Jacob began adding Napster this year, and has 3% of his fund invested in it, because it has about $103 million in cash and short-term investments and a market cap of $167 million. It has attracted about 600,000 subscribers to premium pay services, and its ad-supported model launched May 1. Napster has also slowed down its cash-flow burn in recent quarters, which Jacob hopes is the last big step before moving into profitability.

"It's a niche because they only address the 25% of the business that's not Apple," Jacob concedes. "But in a deep-value situation, my downside is limited." He reasons that Napster will get acquired if it can't get profitable enough to stay independent.

3. He's bullish on the Chinese Internet.

Jacob knows all the reasons the ChinaNet scares many investors: unpredictable earnings, even more unpredictable actions of the Chinese government, and fast-changing business models that can make hot stocks like online game seller Shanda Interactive Entertainment (SNDA) or help-wanted site 51job (JOBS) into dogs overnight. ("Shanda kicked my ass," he admits.)

Jacob still has three ChinaNet stocks among his top six holdings, and he has recently been buying Baidu.com (BIDU), the Chinese search engine. Why? "There's no question the growth is there, and we think all these companies will benefit," he says.

He likes CDC because its $500 million market cap is backed up by $200 million in cash. He's impressed by the company's stake in a Web media and gaming business he figures is valued at about $350 million on the Hong Kong exchange. CDC also has an enterprise-software business, built on acquisitions in fields such as enterprise resource planning and customer-relationship management that the market appears to be valuing near zero, Jacob says. Although those software businesses aren't huge performers, together with CDC's other assets they're undervalued, he says.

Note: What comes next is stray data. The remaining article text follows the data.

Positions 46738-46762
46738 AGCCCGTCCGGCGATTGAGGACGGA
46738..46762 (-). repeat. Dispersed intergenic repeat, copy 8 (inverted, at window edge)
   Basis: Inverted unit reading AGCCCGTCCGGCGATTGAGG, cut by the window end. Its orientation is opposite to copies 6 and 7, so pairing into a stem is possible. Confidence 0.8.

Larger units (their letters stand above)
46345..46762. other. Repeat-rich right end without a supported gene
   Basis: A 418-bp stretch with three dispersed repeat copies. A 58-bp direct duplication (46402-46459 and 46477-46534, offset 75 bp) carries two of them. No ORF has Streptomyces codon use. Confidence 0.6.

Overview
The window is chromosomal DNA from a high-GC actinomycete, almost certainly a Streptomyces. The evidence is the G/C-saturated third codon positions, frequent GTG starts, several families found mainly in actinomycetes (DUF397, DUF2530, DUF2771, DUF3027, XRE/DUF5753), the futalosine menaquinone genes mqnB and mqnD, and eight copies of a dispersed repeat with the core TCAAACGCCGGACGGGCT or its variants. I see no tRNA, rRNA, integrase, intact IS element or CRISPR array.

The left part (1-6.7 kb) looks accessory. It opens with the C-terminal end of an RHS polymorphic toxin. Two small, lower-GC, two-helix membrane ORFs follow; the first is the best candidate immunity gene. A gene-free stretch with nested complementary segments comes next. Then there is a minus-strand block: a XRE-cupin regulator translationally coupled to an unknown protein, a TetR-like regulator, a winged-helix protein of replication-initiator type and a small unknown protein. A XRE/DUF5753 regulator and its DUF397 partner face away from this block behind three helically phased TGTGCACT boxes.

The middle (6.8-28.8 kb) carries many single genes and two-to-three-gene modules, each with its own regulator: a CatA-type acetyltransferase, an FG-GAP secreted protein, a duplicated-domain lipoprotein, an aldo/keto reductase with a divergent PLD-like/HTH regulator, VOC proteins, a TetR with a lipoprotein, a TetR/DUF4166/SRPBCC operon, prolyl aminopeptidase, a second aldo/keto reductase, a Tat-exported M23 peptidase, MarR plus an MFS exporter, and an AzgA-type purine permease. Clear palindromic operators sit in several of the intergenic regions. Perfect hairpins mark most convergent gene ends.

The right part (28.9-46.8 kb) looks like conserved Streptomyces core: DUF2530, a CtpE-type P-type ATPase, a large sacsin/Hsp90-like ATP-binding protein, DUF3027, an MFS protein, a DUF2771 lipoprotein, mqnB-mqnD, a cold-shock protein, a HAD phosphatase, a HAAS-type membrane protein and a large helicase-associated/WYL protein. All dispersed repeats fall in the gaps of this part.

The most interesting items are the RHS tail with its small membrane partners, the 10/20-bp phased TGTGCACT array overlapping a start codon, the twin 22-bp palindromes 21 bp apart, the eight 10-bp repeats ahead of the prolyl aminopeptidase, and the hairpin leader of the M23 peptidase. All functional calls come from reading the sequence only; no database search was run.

Jacobs thinks a spinoff of CDC's software business, which the company says is now under consideration, should highlight the value and catalyze a stock rise. "Both businesses are marginally profitable, and the Web media business is growing rapidly," he says. "Something is not being valued."

4. He likes small-cap software.

"On the growth side of our portfolio we're most positive on Internet advertising and media, but on the value side we find the most interest in small-cap software," Jacob says. That leads him to names like Webmethods (WEBM), which he likes because its $500 million market cap is backed up by about $135 million in cash. Webmethods, which makes business-integration and optimization software, also turned profitable in the fiscal year that ended in March, and analysts think it will earn 38 cents a share this year. That puts the stock's price-to-earnings ratio at 24 even before backing out the cash.

5. Finally, don't fear a Bubble Redux.

Jacob scoffs at the notion that the Web industry has entered an early stage of Bubble II, given the media frenzy and me-too venture investments in social networking sites such as MySpace.com or blogs, and the occasional attempt to take financially shaky companies like Vonage or Alien Technology public.

"You can argue the multiples, but it's a completely different situation," he says. "The companies are growing at a nice clip, and the margins and the operating leverage are there." The real bubble is elsewhere, he slyly jokes. "We're not getting much attention because we don't own gold or zinc."


Later, Baby